Almost anything on your page can have margins and/or padding added to it--images, forms, tables, paragraphs. Usually margin and padding are mixed in with the formatting elements that control color, fonts and so on. In the examples, I removed the formatting controls as they rarely cause confusion once you understand positioning.

Margins and padding are nearly interchangable. The main difference is that if you've specified a background color in your style, padding adds an edge of the background color, but margins do not.

There are several other positioning elements that are crucial to the overall layout of the MT default index page.

Position:absolute This is used by the #content element and it means that #content ignores where other things are on the page and puts itself where you specify based on margins of its "parent." In the default MT index template, the #content element is absolute in relation to the tag. It's 225 px from the left margin, which leaves room for the left-side links section.

Position:relative This is the opposite of position:absolute. Relative positioning lets you shift an element on the page in relation to the things around it.

Float:left Floats are a little confusing, but if you've ever wrapped text around an image in Word, PageMaker, or a similar program, you'll understand the basic concept. In CSS, anything can be floated--images, paragraphs, headings, divs. Float can create some surprising and bad layouts, partly because not all browsers (including IE6) support them well, so read up on float before you start using it. And be prepared to test in many browsers to make sure it looks OK.

Width:200 This is used in the #links style in the default template. It ensures that the links section doesn't overflow into the #content section (which is 225 pixels from the left margin)

One final note. The difference between # and .
#name -- ID -- used only once per document
.name -- CLASS -- used as many times as needed in the document

This is not everything there is to know about positioning. For more details, check out Eric A. Meyer's comprehensive (but a little daunting) CSS books. For up-to-date online help, Google for CSS positioning tutorial.

A Positioning Example

To move the "links" column to the right instead of the left (MT's default), you need to edit #content and #links in the style sheet. In #content you change the position to relative and add a float and a width. You also change the values for the margin. In #links, you remove the width and adjust padding:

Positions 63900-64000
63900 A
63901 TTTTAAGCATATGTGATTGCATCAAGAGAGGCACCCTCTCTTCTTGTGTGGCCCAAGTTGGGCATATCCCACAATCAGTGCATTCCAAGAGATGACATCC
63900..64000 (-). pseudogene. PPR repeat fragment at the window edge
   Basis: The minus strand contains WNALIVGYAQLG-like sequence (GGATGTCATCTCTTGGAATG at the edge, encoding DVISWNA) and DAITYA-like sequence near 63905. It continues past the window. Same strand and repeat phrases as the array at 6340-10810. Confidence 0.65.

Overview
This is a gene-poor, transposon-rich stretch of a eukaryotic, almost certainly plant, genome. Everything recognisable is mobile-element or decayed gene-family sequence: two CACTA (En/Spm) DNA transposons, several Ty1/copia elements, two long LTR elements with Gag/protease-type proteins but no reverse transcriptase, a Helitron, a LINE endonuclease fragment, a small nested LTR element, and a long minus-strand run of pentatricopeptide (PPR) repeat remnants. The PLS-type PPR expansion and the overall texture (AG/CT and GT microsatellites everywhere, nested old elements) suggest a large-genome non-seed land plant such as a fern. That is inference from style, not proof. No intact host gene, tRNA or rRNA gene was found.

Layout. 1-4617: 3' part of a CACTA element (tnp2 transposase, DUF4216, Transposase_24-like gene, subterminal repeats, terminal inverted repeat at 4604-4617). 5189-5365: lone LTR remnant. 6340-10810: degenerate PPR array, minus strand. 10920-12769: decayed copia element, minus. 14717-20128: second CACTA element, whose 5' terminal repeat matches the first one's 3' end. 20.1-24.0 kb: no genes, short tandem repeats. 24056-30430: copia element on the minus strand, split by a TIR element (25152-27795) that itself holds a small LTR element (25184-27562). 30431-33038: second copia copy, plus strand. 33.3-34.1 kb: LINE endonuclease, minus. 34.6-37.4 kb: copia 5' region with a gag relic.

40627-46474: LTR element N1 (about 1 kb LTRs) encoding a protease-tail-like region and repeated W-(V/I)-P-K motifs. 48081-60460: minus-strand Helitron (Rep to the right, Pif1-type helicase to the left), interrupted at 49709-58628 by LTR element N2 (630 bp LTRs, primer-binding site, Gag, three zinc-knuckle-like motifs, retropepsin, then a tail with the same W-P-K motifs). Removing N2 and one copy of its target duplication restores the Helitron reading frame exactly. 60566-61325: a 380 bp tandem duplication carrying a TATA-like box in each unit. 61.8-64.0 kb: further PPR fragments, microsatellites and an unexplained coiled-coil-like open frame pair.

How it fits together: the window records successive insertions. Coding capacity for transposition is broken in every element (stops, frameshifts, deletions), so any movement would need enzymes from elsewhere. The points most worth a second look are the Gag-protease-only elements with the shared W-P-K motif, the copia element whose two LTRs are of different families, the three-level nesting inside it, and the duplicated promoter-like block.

Links on LEFT (the MT default)

Links on RIGHT (modified)

#content {

#links {

#content {
margin-left: 15px;

#links {

Formatting the Blog Entry

After you have the major divisions sorted, you can focus on formatting your blog entries. Changing the way the blog entry looks requires a mix of the style sheet, special MT tags and HTML.

There are three things you might want to do to format your blog entry:

  1. Adjust the text displayed (Format the date as 2003-08-14) - MT Tags
  2. Change the fonts, color, spacing, etc., of the text - CSS
  3. Move the text to another place in the entry - HTML template

All the sections of the entry (the date, title, body, extended entry link, posted, comments link, and trackback) follow a similar pattern: to change the text displayed take a look at the options for the MT tag and change the template; to change the way the text looks, change the CSS and to move the data around within the entry, cut and paste within the template HTML.

Let's take one section of the entry as an example:

Entry Date
To change the text of the date, you change the <MTEntryDate format="%x"> by substituting something else for the %x. All the date format codes are in the MT Manual.

To change the font and color of the date, you edit date in the style sheet.

date {
font-family:palatino, georgia, times new roman, serif;
font-size: large;
color: #333;
border-bottom:1px solid #999;

To change the location of the date within the entry, cut these lines from the HTML, and paste them where you want the date to appear. These lines must stay inside the MTEntry.

<h2 class="date">
<$MTEntryDate format="%x"$>

More Study Examples

I took the screenshots from Jason Cha's Japan Blog, Philip Hill's Grandfather Philip, and my own Media Tinker weblog. Thanks to Bob McDonald, Rudolf Ammann, Gary Lawrence Murphy and Olivier Thereaux for their helpful suggestions.

Balsamico Cucumber Pickles

| 1 Comment

Cool article!!!



Yesterday, Media Tinker rolled into the 2nd millennium of comments. Sajjad posted the final comment of the first thousand, and Jeremy's beautiful essay on nice frames was number 1,001.

I'm sorry that I don't have prizes to give out...

Enabling comments was a difficult decision. Did I want to open myself and my writing to potentially harsh criticism? Scary! As it turned out, most remarks are friendly and in those rare cases when they aren't, I'm more thick-skinned than I imagined.

Thanks to everyone who leaves comments. I always look forward to reading them. Very soon the comments will be more numerous than the entries.

No passing zone


glasses.jpgBoys don't make passes at girls who wear glasses.